A few months ago I tried blogging, but soon after I realised that writing is not my forte. After writing two articles I called it quits and decided to proceed doing what I do best, photography. As I was uploading pictures, I found myself wanting to write more about a specific serie or event but didn’t consider Instagram or Facebook appropriate channels to do so. Instagram is an app mostly used to post pictures and Facebook wasn’t meant for long ass boring messages, so ironically, I found myself on WordPress again. Normally, I am known to write long boring philosophical messages (which probably no one actually reads so I’ll try to keep this one a little less philosophical and boring).
This blog is all about my experience doing my first international wedding in Mexico. When doing event photography, you end up meeting a lot of people. You go to an event, take a picture of a totally random person, that person asks for your contact information and there you go, a new person that knows you take pictures. Something more or less like this happened to me when I met Manish (The Groom). One day a friend of mine invited me to a soccer event where I met Manish, and like every other person you meet for the first time, one of the first questions that usually come up is “what do you do?”. In most cases my response would be “Oh, I’m a student at the University of Curacao” which I think is partially related to a subconscious fear of growing up and not wanting to be classified as a working adult, but I threw caution into the wind and added “…and I do photography as a side job“.
A few months after this initial interaction, I remember Manish asking me if I do couple photoshoots because he’s getting married soon and wants to have some pictures with his now current wife, Tanisha. For me it was nothing more than another client or friend’s photoshoot. Just an ordinary afternoon, driving around our little paradise, exchanging a few ideas, a couple, and my camera. A few weeks later, I sent him the pictures and he asked me “Do you want to come to Mexico with us?”. I think my smile went from one ear to the other when I heard this and I replied with “Mexico, of course!”. He told me to send him an offer and I did. Unfortunately, after a few weeks, he told me he got a good deal from a media company in Panama that he couldn’t refuse. Even though I was dying to go and do my first international Indian wedding, I had to come to terms with the fact that where I come from, people say and promise a lot, but in the end they don’t come through because of certain circumstances. In Manish’s case, I thought I hadn’t offered a good enough price or maybe he didn’t really like my photography. Basically hundreds of thoughts were going through my mind at that moment.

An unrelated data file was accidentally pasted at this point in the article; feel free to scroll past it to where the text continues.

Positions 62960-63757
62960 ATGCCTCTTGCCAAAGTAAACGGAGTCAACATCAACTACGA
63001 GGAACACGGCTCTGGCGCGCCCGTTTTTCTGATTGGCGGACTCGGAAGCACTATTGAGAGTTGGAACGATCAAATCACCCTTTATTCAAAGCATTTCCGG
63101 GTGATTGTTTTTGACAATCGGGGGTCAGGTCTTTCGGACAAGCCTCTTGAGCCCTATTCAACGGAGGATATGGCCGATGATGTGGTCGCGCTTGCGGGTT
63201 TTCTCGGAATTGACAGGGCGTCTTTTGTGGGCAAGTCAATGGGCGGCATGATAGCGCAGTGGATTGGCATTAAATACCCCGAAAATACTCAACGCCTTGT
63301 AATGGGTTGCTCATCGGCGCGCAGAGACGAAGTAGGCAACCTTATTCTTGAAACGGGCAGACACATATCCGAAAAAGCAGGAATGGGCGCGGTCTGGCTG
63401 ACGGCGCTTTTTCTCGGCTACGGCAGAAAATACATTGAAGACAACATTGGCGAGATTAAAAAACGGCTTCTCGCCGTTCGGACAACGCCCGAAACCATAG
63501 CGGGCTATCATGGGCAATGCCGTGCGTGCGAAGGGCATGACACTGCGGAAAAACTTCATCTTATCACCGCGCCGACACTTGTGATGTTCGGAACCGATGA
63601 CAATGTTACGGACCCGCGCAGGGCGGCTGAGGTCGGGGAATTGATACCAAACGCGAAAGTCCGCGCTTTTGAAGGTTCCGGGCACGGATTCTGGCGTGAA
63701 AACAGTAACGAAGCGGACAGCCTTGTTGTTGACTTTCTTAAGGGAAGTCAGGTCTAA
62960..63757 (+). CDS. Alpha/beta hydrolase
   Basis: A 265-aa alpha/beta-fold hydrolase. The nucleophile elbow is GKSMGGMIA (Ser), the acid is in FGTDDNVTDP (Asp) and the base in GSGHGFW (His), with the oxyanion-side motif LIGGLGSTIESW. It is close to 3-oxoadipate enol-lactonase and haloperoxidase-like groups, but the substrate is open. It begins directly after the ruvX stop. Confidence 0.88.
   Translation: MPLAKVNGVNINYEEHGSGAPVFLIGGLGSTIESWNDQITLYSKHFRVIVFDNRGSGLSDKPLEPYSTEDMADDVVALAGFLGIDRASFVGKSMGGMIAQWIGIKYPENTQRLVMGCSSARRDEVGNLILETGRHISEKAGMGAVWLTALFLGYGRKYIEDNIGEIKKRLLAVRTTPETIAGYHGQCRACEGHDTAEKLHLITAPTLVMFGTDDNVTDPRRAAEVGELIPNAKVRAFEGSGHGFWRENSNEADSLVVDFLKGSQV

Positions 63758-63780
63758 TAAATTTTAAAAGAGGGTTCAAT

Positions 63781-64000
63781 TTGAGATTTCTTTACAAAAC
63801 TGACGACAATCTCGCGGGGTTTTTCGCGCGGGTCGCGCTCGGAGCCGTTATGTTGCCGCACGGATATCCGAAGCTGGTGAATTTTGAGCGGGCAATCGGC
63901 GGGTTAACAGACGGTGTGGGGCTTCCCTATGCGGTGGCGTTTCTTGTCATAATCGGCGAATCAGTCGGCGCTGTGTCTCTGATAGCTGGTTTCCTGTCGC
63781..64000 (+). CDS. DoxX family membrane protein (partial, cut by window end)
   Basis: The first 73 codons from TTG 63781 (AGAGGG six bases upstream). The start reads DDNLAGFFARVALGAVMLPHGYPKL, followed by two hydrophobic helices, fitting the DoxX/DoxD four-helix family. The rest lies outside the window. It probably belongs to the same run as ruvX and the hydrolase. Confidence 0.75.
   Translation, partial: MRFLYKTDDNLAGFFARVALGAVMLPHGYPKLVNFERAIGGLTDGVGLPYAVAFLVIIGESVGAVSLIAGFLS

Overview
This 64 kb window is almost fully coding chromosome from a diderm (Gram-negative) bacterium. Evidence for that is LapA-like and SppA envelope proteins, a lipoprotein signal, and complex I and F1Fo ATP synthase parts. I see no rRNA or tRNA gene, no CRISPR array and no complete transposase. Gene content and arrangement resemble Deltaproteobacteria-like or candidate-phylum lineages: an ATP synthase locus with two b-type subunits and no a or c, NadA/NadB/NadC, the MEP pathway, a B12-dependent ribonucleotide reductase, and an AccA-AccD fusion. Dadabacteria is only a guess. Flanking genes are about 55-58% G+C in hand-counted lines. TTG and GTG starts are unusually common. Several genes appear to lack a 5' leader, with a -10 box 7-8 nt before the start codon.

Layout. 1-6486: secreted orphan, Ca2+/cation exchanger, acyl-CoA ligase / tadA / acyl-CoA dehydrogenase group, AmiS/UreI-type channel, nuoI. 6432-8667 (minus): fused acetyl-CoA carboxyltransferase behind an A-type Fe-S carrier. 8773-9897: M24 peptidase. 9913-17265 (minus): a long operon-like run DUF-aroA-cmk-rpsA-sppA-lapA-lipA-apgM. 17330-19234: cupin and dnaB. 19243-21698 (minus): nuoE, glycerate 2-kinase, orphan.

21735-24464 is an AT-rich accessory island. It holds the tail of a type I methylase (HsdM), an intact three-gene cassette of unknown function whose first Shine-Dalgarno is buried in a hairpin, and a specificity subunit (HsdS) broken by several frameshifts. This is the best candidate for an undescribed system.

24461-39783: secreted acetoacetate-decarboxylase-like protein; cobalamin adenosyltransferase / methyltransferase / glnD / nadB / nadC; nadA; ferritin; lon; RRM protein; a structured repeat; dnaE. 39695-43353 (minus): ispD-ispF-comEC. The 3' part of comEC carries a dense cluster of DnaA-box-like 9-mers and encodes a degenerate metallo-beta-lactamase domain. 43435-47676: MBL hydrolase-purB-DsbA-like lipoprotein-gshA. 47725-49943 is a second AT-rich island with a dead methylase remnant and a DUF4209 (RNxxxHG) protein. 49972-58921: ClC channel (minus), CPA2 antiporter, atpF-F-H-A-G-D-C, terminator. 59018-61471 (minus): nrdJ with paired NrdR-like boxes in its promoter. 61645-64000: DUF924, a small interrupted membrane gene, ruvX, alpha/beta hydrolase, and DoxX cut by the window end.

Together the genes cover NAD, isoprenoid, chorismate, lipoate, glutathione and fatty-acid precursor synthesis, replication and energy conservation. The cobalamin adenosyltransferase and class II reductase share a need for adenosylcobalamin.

On New Years Eve, I bumped into him at a party (I have to say we weren’t in a proper state to make promises or a deal) and immediately started talking about his wedding that would take place in February. He told me “Dude, I want you to be at the party and would also like to give you the opportunity to experience your first international Indian wedding, so send me your passport information tomorrow”. I literally laughed at him and told him “Okay Manish, we’ll talk tomorrow when we’re both in a better state” and thought nothing of it. I went back home and pretty much forgot about that conversation. The next day, sitting at home, I decided to message him jokingly about our conversation to see how we would react. To my surprise he remembered everything he had said the night before and was planning to stick to his word. In two weeks he called me back and told me to pass by his office and pick up my tickets because everything was settled. In less than a month I was on a plane flying to Mexico and preparing for my first Indian wedding. I literally went to every Indian I knew in Curacao and asked them to tell me more about their wedding rituals and traditions. These were so complicated that I forgot it all when I got to Mexico…
The three days I spent in Mexico shooting this wedding will always be one of the most memorable wedding experiences I’ve had. All I can say is: Sindhi-Indian weddings are one of the best weddings I’ve ever been to. Till this day, I wish I could do it all over again even though it was stressful, hectic and very confusing for me. Imagine trying to understand a language you’ve never heard before in your life and predicting what’s going to happen, which moments you need to capture based upon what the priest is saying (in that language you don’t understand). All in all, it was an amazing experience which I will forever be grateful for. Throughout my years doing photography I’ve had people believe in me to an extent that I didn’t understand what they saw in me. Today, I am grateful for those people. This couple and this wedding are one of those.